February 20, 2015
Leon Panetta: You Have To Deal with the Russians from Strength
SPIEGEL: Mr. Secretary, how close are we to a real war in the middle of Europe?
Panetta: It really depends on whether or not Russian President Vladimir Putin is willing to recognize the dangers that he has embarked upon with the aggression in Ukraine and whether or not he's willing to accept some kind of bona fide cease-fire. It really rests in his hands as to whether or not we will have peace or war....
SPIEGEL: Many people have tried to decipher Putin's mindset. You dealt with Russia while you were at the CIA. How does he tick? What's driving him?
Panetta: It's pretty obvious that his intent is to try to spread Russian influence, particularly over the former Soviet Union. He is clearly trying to prevent the countries of the former Soviet Union from joining NATO and working with the European Union. There was a time when it was possible to negotiate with him and to try to resolve some of the important issues that we were dealing with. We actually were working with Russia on some important international conflicts and crises. But he has now turned more aggressive, and that's very dangerous because what he's doing is clearly planting the seeds of a new Cold War. Therefore, it's incumbent on the United States and the West to understand what his intentions are and to do everything possible to try to make clear to him that he is not going to get a blank check in terms of what he decides to do. The one thing that I remember from all of my intelligence briefings and my dealings with the Russians is that when you deal with the Russians, you have to deal with them from strength, not from weakness. They understand strength, and if they feel that their opponents are weak, they will take advantage of it.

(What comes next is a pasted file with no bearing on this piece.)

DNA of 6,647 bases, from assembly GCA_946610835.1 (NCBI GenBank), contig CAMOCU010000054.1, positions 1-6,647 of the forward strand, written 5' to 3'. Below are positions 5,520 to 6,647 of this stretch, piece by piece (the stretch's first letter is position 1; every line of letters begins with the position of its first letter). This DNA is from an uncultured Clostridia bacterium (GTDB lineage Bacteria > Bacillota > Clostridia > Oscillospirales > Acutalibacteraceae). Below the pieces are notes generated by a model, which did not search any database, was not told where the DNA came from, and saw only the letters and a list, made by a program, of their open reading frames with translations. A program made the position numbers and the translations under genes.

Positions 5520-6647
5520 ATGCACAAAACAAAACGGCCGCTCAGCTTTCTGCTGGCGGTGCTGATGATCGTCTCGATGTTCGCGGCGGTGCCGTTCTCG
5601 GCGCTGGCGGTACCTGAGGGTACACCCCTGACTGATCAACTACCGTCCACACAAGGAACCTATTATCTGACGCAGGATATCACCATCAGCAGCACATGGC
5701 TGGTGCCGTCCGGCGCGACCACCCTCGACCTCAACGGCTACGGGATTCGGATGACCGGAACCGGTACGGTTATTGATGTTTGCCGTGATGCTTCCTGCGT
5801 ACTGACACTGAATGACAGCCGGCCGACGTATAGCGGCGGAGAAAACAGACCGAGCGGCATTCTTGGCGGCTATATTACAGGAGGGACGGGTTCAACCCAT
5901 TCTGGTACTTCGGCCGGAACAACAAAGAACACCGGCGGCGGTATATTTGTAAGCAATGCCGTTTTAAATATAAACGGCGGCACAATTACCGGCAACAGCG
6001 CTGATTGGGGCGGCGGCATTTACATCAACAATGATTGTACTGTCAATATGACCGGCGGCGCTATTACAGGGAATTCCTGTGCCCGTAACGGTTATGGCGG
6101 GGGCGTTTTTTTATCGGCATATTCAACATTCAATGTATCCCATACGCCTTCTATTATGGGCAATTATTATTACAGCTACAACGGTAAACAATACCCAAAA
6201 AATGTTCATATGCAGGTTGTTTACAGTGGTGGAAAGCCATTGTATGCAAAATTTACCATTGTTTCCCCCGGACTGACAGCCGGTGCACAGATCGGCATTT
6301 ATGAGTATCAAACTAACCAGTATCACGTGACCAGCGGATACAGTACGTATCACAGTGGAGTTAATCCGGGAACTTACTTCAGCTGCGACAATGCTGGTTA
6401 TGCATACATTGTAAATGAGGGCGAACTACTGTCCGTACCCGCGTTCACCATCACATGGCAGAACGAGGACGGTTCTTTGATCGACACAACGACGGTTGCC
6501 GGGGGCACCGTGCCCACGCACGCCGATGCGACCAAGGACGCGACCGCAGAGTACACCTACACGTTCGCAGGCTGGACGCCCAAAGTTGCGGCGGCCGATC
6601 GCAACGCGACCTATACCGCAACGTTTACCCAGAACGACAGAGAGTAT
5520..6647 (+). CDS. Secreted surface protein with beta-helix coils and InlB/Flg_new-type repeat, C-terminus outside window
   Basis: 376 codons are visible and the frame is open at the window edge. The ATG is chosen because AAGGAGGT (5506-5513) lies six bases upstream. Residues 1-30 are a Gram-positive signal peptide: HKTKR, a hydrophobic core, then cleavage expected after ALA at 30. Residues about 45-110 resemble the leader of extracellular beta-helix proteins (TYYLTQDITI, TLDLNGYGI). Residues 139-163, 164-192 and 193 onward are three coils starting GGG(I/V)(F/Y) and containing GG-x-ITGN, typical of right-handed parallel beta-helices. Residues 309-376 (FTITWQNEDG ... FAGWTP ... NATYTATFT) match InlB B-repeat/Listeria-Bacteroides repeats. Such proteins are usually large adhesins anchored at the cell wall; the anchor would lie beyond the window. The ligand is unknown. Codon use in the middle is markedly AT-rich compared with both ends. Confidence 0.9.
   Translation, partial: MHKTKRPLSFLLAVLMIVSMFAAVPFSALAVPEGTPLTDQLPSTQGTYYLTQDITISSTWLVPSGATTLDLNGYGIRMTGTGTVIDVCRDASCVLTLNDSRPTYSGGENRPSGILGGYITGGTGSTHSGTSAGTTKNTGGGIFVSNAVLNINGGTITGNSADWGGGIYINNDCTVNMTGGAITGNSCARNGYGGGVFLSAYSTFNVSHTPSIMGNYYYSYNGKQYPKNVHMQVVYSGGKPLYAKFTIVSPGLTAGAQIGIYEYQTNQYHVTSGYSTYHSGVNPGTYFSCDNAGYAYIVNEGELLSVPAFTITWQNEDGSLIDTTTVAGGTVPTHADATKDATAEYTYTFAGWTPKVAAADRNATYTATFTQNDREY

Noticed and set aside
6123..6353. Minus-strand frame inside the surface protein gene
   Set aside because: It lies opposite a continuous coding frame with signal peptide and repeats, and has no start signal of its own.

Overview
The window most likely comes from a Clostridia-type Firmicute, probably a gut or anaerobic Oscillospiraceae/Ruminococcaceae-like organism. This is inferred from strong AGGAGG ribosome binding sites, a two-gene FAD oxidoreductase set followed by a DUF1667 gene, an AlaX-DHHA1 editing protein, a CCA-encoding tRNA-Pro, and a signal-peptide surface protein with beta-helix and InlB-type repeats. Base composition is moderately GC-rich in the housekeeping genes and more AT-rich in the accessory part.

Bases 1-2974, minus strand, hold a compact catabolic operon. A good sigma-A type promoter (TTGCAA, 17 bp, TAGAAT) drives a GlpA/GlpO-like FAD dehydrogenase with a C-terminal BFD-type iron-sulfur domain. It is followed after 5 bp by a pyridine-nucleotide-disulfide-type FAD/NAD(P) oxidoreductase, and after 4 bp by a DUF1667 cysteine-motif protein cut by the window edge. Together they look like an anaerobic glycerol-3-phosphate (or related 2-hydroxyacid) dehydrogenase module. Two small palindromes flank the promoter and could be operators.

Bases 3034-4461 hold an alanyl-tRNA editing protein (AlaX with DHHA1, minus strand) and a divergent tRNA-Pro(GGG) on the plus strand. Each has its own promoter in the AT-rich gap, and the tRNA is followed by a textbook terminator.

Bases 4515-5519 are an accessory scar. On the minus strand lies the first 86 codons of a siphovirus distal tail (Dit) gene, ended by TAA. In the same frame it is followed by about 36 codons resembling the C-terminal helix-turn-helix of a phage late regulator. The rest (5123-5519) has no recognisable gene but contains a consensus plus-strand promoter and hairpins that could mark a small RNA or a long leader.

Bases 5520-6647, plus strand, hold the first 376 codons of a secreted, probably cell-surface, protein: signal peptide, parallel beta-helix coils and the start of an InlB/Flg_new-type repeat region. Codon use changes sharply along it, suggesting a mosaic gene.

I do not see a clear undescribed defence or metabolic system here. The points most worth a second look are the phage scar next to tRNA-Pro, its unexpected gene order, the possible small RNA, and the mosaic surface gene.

SPIEGEL: Do you have the impression that Putin is currently playing around with the West?
Panetta: That's my impression. My impression is that he feels that he can basically manipulate the West to do what he ultimately wants to achieve, and that he feels he's gotten away with it so far, and that all he has to do is basically play the same game. It's a cat and mouse game of sorts. Clearly, Russia has lied to the world about what's going on in Ukraine. They have clearly violated the cease-fire agreements that have been made and so the real issue is going to be whether or not he will really agree to an enforceable cease-fire or whether he will play the same game again....
SPIEGEL: German Chancellor Angela Merkel and a majority of the people in Germany are strongly against delivering arms to Ukraine. Are the Germans too naïve in their dealings with Putin?
Panetta: I wouldn't say that about Chancellor Merkel because I think she's provided strong leadership in Europe. I appreciate the diplomatic steps she is taking. But I also think it's important for her to recognize that if she gets nowhere with her diplomatic efforts then there really is no other alternative but to take stronger steps.
SPIEGEL: Soft power is not going to work?
Panetta: Soft power hasn't worked so far, and I think when you are dealing with somebody like Putin, the only thing he understands is hard power....
SPIEGEL: Maybe it's time to acknowledge that the US can't solve the problem in Ukraine with an adversary like Russia. Maybe this crisis shows America's limitations.
Panetta: Excuse me, but we can't live on the basis of that kind of fiction because the reality is that if we stand back and simply allow Russia to do what it's going to do in Ukraine, that will send a clear message to Putin that Ukraine is just the first step. At some point, we are going to have to draw a line. Based on all kinds of historical lessons, it's better to draw that line earlier rather than later.